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Archive for the ‘rhythm’ Category

In between majors, golf on TV can be prosaic. Lack of name players. Tournaments that mean little. Competition from other sports. Decreasing interest in golf throughout the country, except for the majors. I, for one, find it both entertaining and instructional watching golf on TV between majors. I often turn off the sound, read a book or Sunday paper, and occasionally look up to study swings, strategies,attitudes, and scores on the PGA, LPGA, and European tours. First, check out Mike Ritz, announcing for the Euro tour these days.  He’s the Vin Scully of golf: dynamic, exciting, play by play, with great background info. This guy makes Frederick Anderson Hed look interesting. How about more Mike Ritz announcing for the PGA Tour? Then there’s Kevin Na. Other than John Daly, Na is golf’s biggest potential train-wreck. He badly screws up one shot and is guaranteed to screw up the next four, or more. You can see his mind twisting, churning, and gears grinding until metal hits metal and his teeth start gnashing. It’s the pace that showcases the mind. He gets real speedy over three-foot par putts, way out of his routine. For those few moments, he’s given up, the death knell for a professional golfer. Na’s a record holder around this behavior. He made a 16 on one venture into the woods last year at the Texas Open (only JD’s beat him with an 18 once). Take a look at what Na does during these meltdowns, and don’t play that way. Take a deep breath after a poor shot. Get back into your routine, your pace, your rhythm. Re-find your game. This year, Na got to +7 at the Texas Open and withdrew. Here are a few other tips I picked up watching golf (more…)

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This year’s Masters lived up to promise, yet with different contenders than predicted. Bubba Watson and Louis Oosthuizen were on no one’s radar, and I mean no one’s. My ears picked up not one Golf Channel pundit uttering either name. Bubba Watson! Are you kidding me? I cringe every time I see him swing. I really do. The swing looks like a cat getting a bath. The guy has more club head rotation than a boomerang. He falls backwards as his front foot slips out to the right. He passes parallel almost as much as John Daly, but without the lovely rhythm and form of JD. The sound of his shots, at least from my limited auditory perspective on TV, is more a clunk or a clank than a click. And Bubba, when in contention, has more nervous ticks than a kipper has bones as he prances, twitching down the fairway. But damn, if Bubba Watson didn’t win the 76th Masters.

The man can curve a golf ball, can’t he. From a driver to a wedge, he can hook or slice, fade or draw, a ball at will. The wedge is the most remarkable. Nobody curves and carves a wedge like Bubba. You really shouldn’t be able to hook a wedge, but Bubba can. You really shouldn’t be able to slice a 6-iron 40 yards around a tree to the green, but Bubba can. You really shouldn’t be able to hit a 9-iron under a tree (more…)

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We’ve all felt it. A tightening of the muscles around the neck. A lump in the throat. A rising of blood to the forehead. A quickening heartbeat. Sweaty palms. In golf, it’s particularly troublesome, we are told. It’s a game that requires precision timing and coordination. It requires being in the moment, dealing only with the matter at hand, namely wielding an unwieldy metal club, attempting to hit a small white dimpled ball to a target over 300 yards away. Any tightening, sweating, beating, or blood rising beyond the norm will truncate that process and dynamite any chance for success. We feel it elsewhere too, like at work when the our supervisor comes by and asks to have a “word with you,” or when a cop pulls us over, or when our spouse “needs to talk.” Pressure greets us almost daily with its bared teeth and a scowl. An overdue phone bill. Noisy neighbors that need quieting. Humans have always known it. We have much experience dealing with it, yet it’s as difficult to handle now as it was in the caves of France thousands of years ago.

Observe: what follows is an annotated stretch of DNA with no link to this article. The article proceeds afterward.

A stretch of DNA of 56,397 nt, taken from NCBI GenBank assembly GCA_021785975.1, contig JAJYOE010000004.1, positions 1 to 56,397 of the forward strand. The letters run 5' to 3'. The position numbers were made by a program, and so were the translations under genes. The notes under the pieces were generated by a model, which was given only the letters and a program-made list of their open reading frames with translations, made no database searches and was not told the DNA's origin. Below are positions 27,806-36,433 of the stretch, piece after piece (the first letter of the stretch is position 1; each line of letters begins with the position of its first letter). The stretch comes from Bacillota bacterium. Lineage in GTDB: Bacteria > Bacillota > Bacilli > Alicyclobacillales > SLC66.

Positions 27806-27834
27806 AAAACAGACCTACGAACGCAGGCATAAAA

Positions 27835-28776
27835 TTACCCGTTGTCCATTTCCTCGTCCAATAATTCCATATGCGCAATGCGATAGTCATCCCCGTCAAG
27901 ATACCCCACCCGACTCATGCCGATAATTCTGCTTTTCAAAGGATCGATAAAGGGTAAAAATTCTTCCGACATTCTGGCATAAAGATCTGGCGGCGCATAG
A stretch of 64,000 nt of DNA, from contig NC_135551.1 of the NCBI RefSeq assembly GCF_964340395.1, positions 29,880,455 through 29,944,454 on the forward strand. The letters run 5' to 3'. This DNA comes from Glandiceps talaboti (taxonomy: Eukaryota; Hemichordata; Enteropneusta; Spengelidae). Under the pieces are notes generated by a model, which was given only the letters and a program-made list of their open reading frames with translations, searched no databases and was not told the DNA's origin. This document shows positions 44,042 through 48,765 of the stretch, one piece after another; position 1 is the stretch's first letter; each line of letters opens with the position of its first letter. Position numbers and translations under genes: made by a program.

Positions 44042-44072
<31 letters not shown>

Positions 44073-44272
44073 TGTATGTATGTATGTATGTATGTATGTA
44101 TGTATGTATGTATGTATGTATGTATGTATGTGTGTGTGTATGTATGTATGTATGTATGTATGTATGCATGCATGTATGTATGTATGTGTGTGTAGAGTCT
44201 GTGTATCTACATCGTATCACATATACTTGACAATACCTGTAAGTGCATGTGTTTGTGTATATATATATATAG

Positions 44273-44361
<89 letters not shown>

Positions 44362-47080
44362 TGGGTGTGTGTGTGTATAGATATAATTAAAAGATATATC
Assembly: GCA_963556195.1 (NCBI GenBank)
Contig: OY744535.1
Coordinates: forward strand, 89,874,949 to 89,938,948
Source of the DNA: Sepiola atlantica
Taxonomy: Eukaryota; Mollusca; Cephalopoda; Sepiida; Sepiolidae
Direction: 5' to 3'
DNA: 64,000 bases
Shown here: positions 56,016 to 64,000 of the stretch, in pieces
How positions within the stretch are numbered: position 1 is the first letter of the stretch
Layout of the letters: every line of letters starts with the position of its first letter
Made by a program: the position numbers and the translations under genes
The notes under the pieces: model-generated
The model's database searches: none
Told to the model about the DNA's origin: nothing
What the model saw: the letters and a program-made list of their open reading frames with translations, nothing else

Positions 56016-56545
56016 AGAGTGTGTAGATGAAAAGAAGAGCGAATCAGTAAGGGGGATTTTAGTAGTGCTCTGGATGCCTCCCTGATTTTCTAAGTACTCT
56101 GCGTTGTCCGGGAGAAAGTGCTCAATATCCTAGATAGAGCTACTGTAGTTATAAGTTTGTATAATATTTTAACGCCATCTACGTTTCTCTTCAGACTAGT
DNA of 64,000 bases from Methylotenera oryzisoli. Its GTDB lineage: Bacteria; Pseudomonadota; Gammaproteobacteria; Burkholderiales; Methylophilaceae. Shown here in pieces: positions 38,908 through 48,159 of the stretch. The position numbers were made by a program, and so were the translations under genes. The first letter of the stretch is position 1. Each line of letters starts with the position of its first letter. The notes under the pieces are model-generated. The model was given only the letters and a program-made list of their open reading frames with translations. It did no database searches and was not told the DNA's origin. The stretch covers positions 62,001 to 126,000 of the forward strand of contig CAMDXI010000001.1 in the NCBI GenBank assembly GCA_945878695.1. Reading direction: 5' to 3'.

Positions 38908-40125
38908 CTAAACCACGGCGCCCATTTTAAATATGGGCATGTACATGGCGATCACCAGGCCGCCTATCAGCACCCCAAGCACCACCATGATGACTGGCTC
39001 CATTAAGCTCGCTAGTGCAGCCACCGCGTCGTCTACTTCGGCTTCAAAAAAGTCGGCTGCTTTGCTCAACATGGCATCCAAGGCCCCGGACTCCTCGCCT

In golf, no tournament is as pressure packed as a match play event, like the one being played this week in the Arizona desert. Every hole is as pressure packed as the last, and the last may well be your last before your flight home. How do these guys handle it? How do they maintain their level of concentration? How do they keep their swings from crumbling (more…)

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Winter is a time to prepare for the new golf season, mentally and physically. Golf is tough enough for you to try to play much in winter. When I was a kid just starting to play the game in Philly, I’d put on three sweatshirts and play Cobbs Creek for 50 cents on frozen ground with 25 degrees temps. Cold? What cold? I felt no cold as the ball would roll about a million miles (as Rocco would put it), much to my delight. But that was then. Now, in my older middle age, my body and mind just can’t take the cold, wind, rain, and mud of winter, even in relatively mild northern California (I do get out a bit more this winter as we’ve had practically no rain and temps in the 60s so far). Instead, I watch the pros start off the season in Hawaii, swing a bit on my patio, putt  on the rug with a device that guides me into a slight open/close pendulum stroke, joined a gym, and have purchased some very helpful apps for my iPhone/iPad.

My favorite app is Golf My Way by Jack Nicklaus. I love Jack’s breezy, personal style, from filming made at the height of his powers back in the early (more…)

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